Thursday, January 3, 2013

The Inspired, Loyal Readership of Andrew Sullivan

I am a blogger.  But when asked what I do, I have never identified myself as a blogger.  Rather, it's consultant, entrepreneur or psychologist, or even thinker and poet.  But I have four blogs on Dr. Ron on the Internet, two blogs on Ron Villejo Consulting, two blogs on a theoretical platform, plus two recently launched blogs on art.  A few more are on the way.  

So it's hard to deny that I am a blogger.  

I love to read, watch and think about things, and I love to write about them, from simple comments on posts to more substantive articles.  I am fortunate, too, to have a knack for writing.

That's one thing.

If I lived in just a fraction of an optimal world, I'd write simply for the joying of writing.  Alas, even that fraction sends me bills to pay.  The roof over mine and my family's head, plus the meals we put on our table, do not come without costs.  That old cliche 'Money doesn't grow on trees' is most unfortunate, because we have awesomely tall, widely clustered trees in our backyard.  We could live off even a modest bearing of fruit, if it were of the greenback variety.

So the fact is, I cannot blog without considering how it can help me make a living.  In this respect, I keep my business model very simple:  On Blogger, it's easy and convenient to set up AdSense.

That's another thing.

I endeavor, first, to write the best possible stuff.  Whether it's leadership, sports or technology, I rely on Google's ecosystem to bring readers to my stuff, and vice versa.  I understand Search Engine Optimization (SEO) in concept, but have never concerned myself about its technicality and certainly have never tried to game it.  Besides good content, I make sure it's relevant content for that particular blog.  That's my simple SEO practice.

I know it takes time, effort and patience to build a following.  That's not an issue.  But as my readership grows, I hope that more of those who like and value what I write would at least scan the AdSense advertisements and click through if they're of interest.

(image credit)
The foregoing are the thoughts that came to mind, after I read this terrific piece from Conor Friedersdorf in The Atlantic:  What Andrew Sullivan's New Venture Could Teach Us About the Web.  It's a kind of memoir for Friedersdorf, who served as an apprentice of sorts for Sullivan.  That is, it's full of admiration and respect, as well as awe and empathy, without making his piece anything close to melodrama.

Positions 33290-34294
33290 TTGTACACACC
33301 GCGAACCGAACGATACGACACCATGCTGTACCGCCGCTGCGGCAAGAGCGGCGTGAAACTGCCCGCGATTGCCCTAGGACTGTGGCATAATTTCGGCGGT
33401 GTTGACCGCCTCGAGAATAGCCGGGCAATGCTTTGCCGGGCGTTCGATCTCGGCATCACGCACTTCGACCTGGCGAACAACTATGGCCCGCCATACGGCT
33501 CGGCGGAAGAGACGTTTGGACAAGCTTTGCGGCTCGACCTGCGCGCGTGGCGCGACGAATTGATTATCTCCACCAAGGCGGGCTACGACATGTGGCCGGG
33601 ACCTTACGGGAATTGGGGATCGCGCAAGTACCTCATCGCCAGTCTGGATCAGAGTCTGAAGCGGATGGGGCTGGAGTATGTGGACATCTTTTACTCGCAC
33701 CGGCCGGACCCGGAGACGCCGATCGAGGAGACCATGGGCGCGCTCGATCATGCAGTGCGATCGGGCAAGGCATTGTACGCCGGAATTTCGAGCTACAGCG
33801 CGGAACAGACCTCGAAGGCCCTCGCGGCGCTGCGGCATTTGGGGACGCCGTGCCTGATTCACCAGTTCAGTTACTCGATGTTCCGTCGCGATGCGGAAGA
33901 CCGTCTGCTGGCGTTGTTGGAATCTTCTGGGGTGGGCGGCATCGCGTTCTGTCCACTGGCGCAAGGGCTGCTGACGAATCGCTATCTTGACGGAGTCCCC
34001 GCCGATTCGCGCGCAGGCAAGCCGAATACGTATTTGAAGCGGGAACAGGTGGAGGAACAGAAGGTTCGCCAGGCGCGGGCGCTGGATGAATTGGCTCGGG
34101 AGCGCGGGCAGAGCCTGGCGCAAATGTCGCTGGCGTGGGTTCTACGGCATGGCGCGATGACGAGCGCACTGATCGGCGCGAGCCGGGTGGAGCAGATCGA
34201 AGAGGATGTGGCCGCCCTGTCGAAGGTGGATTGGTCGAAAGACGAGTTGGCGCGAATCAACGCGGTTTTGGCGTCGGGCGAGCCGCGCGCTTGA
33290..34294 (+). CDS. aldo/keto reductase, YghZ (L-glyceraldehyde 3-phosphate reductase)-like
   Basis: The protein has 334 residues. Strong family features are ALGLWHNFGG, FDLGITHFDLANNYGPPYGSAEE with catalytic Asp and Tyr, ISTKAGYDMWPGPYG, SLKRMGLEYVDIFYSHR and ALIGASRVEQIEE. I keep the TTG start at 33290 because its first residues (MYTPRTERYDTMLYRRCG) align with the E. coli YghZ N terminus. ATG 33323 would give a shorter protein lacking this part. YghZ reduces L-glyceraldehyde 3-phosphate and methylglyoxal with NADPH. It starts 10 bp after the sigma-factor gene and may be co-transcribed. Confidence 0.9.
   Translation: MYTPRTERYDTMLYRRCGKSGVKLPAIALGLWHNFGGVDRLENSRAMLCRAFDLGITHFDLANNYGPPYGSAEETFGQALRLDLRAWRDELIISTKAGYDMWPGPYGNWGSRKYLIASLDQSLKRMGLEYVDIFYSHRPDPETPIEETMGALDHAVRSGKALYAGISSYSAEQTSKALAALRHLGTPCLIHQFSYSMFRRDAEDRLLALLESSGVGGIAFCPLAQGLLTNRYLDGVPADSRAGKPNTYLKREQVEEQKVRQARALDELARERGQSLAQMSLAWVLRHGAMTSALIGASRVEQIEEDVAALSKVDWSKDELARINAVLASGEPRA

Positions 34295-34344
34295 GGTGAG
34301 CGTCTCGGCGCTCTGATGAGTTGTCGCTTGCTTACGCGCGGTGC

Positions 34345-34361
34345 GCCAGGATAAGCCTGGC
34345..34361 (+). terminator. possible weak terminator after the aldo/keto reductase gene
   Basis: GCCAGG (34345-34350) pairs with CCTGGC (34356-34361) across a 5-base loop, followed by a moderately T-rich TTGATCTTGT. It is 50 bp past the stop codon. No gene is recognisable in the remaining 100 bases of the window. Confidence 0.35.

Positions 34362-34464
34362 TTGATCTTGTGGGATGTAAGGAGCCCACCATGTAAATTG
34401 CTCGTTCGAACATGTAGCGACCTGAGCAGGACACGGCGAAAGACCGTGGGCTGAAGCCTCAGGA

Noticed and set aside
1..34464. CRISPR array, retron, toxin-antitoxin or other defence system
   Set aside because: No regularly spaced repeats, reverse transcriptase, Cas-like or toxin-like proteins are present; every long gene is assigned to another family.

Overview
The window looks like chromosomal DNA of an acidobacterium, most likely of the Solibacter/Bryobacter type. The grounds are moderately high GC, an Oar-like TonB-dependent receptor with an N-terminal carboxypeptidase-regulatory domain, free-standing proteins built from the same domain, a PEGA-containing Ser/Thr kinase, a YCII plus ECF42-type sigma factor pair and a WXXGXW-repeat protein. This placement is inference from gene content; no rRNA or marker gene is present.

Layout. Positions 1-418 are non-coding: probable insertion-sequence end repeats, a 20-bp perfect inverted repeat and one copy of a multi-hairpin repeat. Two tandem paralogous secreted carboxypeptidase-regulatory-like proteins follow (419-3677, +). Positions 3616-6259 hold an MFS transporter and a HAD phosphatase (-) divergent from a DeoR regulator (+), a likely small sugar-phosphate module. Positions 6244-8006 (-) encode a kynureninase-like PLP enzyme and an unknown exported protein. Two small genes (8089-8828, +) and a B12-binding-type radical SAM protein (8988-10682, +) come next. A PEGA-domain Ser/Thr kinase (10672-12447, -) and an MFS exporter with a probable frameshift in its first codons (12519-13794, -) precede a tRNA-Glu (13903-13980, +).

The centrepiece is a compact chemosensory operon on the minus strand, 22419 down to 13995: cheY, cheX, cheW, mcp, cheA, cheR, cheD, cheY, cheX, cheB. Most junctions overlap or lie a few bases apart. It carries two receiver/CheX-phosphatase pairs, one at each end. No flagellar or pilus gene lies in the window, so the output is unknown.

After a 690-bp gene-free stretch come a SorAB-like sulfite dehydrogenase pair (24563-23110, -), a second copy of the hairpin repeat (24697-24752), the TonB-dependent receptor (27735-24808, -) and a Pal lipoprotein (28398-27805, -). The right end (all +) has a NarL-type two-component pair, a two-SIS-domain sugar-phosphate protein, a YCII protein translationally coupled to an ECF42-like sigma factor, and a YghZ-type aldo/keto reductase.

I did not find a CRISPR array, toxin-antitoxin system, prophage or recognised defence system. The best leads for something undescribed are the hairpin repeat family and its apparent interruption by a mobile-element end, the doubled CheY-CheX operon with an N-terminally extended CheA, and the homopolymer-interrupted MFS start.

As a guest blogger, for example, Friedersdorf was astonished by the readers' e-mails that poured in for The Dish, Sullivan's blog:
I've never received so much delightful correspondence. The Dish readership is massive, highly educated, ideologically diverse, employed in a stunning array of fields, and spread out across the world.
He asked readers what he should see on a trip across The South.  The response from readers weren't just heartwarming, but downright poignant:
I didn't just get hundreds of suggestions; I didn't just get extended essays on the geography, sociology, and competing styles of barbecue that characterize the region; I didn't just get notes from people in eleven states; I also got invitations to stay overnight with Dish readers in a dozen cities, or to stop by for dinner at the houses of their parents, or to please write if I passed through where they live so they could at the very least buy me a cold beer. I was just a guest blogger.
Sullivan is open and tactful about asking his readers for support.  Apparently they have delivered.  Not for any direct effort at sales or marketing, from what I could see.  But for the sake of good content that clearly matters to his readership.

Sullivan had paid gigs to host his blog on major publications like Time and The Atlantic.  But he's left them to have a go at making a living for him and his small staff entirely through The Dish.  That also means independent, as in no advertisements like AdSense.

I'm not there, yet.  

I am inspired by what Sullivan has done.  I may adopt his business model, or I may not.  I have to think about it, and how things go with my blogging over the coming years.

Truly, though, what I'm most inspired by is not his business model, but rather the wonderful, loyal readership he's nurtured.

Thank you for reading, and let me know what you think!

Ron Villejo, PhD